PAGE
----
Rory Jeffes has called on Greg Hywood to recognise the importance of critical arts journalism.

Sydney Symphony Orchestra is the latest to join a growing list of arts organisations condemning Fairfax Media’s decision to cut a quarter of its journalists. As has been reported in The Guardian, it is likely that amongst the 125 positions to be abolished are “all dedicated arts, film and books writers at The Age and the Sydney Morning Herald, along with two deputy arts editor roles”.

Rory Jeffes, Managing Director of the SSO, has responded to the proposed cuts in a statement published by the MEAA, entitled “an open letter to Greg Hywood about the value of specialised arts journalism”. In it, he says: “I write as the Managing Director of the Sydney Symphony Orchestra to express my deep concern at proposals we understand are being considered by Fairfax again to reduce coverage of the arts and make the positions of specialised staff arts writers redundant”.

“For performing arts companies, and individual artists, a culture of robust and independent arts criticism provides a critical link with their communities. It is a vital part of the virtuous circle of performance delivered and response returned that equips us all to further develop our work and strive for ever higher standards”.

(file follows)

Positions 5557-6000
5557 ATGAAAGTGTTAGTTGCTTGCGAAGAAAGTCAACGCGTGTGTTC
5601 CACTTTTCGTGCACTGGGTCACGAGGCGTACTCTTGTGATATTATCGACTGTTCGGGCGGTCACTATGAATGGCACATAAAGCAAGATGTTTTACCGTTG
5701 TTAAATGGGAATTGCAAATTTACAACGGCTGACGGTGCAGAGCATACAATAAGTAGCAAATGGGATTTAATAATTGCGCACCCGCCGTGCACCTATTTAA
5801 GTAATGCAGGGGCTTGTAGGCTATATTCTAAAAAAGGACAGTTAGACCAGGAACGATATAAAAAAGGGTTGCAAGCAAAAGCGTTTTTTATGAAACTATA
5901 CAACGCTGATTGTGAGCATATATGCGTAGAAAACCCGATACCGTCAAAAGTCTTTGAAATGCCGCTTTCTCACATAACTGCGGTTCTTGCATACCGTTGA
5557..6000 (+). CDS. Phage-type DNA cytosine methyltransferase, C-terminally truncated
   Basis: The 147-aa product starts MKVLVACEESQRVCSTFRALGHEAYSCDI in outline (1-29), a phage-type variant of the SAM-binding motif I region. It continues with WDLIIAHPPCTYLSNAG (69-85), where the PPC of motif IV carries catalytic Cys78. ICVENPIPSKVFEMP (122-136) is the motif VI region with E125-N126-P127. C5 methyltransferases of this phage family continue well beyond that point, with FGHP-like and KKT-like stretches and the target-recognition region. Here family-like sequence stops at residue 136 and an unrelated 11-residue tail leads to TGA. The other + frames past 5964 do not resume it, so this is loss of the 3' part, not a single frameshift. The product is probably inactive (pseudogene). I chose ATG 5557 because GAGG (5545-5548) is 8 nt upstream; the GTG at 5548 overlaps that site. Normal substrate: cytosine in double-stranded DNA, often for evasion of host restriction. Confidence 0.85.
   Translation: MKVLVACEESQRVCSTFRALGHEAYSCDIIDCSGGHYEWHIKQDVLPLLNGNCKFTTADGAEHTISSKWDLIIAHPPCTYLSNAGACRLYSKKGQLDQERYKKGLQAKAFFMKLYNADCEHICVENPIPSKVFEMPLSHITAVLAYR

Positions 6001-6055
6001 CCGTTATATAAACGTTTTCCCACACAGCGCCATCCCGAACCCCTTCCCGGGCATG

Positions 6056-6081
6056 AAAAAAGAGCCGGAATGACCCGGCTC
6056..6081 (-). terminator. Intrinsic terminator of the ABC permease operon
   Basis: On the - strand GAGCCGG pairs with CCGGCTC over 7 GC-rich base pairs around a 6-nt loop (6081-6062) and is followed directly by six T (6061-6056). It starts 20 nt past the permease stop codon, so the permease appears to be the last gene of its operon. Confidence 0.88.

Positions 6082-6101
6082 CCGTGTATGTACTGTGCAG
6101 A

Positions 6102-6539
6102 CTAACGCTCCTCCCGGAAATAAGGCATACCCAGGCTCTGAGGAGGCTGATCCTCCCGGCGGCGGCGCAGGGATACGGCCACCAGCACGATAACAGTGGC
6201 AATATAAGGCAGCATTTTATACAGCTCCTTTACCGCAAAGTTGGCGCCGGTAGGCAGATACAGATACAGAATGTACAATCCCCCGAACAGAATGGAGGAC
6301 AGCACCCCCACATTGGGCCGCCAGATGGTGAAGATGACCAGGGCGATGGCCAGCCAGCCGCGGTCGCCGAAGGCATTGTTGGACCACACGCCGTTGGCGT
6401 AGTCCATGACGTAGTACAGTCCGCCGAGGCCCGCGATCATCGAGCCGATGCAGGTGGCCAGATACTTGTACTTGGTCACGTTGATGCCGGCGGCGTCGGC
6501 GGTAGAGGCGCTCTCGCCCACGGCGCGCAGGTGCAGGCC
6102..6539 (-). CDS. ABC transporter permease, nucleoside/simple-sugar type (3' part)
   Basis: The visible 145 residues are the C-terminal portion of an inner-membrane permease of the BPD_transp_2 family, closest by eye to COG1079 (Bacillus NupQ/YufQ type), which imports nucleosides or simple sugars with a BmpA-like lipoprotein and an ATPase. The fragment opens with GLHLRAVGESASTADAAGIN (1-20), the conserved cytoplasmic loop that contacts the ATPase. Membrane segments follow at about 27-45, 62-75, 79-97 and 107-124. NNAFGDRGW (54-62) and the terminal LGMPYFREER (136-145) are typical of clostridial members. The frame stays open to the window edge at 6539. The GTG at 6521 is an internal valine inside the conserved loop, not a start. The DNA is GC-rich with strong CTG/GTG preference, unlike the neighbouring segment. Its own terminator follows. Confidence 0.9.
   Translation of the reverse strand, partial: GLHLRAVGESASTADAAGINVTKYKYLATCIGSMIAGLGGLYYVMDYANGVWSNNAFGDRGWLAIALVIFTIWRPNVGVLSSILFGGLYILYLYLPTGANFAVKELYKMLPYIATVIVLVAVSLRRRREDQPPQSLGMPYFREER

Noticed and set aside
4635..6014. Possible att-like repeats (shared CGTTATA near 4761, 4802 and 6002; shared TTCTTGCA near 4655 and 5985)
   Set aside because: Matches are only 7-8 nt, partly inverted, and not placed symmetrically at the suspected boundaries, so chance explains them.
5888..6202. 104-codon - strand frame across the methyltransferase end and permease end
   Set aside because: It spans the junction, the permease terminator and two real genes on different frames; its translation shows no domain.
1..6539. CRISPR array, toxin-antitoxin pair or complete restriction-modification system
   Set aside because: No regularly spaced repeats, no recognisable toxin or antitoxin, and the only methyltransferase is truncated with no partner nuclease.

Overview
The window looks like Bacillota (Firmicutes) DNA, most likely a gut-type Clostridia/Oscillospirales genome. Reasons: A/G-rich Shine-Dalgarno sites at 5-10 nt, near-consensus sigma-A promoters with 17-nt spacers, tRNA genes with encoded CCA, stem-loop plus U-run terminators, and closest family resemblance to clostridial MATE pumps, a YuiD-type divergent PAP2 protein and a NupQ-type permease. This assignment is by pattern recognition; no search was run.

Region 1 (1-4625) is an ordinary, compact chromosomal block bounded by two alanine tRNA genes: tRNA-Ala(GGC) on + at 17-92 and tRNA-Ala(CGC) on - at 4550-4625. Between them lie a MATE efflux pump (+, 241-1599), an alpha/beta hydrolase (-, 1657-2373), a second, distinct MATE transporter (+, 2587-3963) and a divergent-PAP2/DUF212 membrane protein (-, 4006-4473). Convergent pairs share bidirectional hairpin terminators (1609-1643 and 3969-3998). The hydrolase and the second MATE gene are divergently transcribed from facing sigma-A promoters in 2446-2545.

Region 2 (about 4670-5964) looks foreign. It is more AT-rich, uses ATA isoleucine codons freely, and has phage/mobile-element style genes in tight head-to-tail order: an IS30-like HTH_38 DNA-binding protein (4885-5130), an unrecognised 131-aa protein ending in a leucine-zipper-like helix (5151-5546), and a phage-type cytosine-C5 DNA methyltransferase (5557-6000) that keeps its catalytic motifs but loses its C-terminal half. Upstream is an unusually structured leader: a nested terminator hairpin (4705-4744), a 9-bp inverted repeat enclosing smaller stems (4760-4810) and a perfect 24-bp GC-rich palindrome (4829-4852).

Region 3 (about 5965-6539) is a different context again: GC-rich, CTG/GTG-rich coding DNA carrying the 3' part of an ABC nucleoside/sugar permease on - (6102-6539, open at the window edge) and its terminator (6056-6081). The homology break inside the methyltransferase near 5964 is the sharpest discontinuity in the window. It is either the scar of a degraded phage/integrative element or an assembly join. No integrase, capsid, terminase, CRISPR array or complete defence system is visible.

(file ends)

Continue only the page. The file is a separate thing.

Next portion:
Jeffes insists that the arts deserve and require to be critically reported on by experts, and that it is incorrect to claim that the arts falls under “non-core” journalism. “By employing specialist writers who intelligently report on the arts, you encourage rigorous and thoughtful cultural debate on the role of the arts in this country. These are the same conversations that take place in political, social and economic arenas; it is myopic to place “the arts” in a silo – as if somehow disconnected from broader societal issues”.

“The vibrancy of the arts is an important measure of a civilised society; they are not an add-on, and the calibre of arts embedded in that society represent one of the pillars of its worth as perceived both by that community and from outside. Cutting specialised coverage of the arts, and its unique role in informing and inspiring, would represent a direct blow to the cultural reputation of our nation resonating far beyond your pages”.

“Intelligent, informed arts coverage both records our nation’s cultural journey and is central to its future development. Without it, artists’ and performers’ work would become a moment lost in the winds of passing time. On behalf of the whole sector, we urge you to maintain your unique role as informed arbiters of our nation’s cultural life”.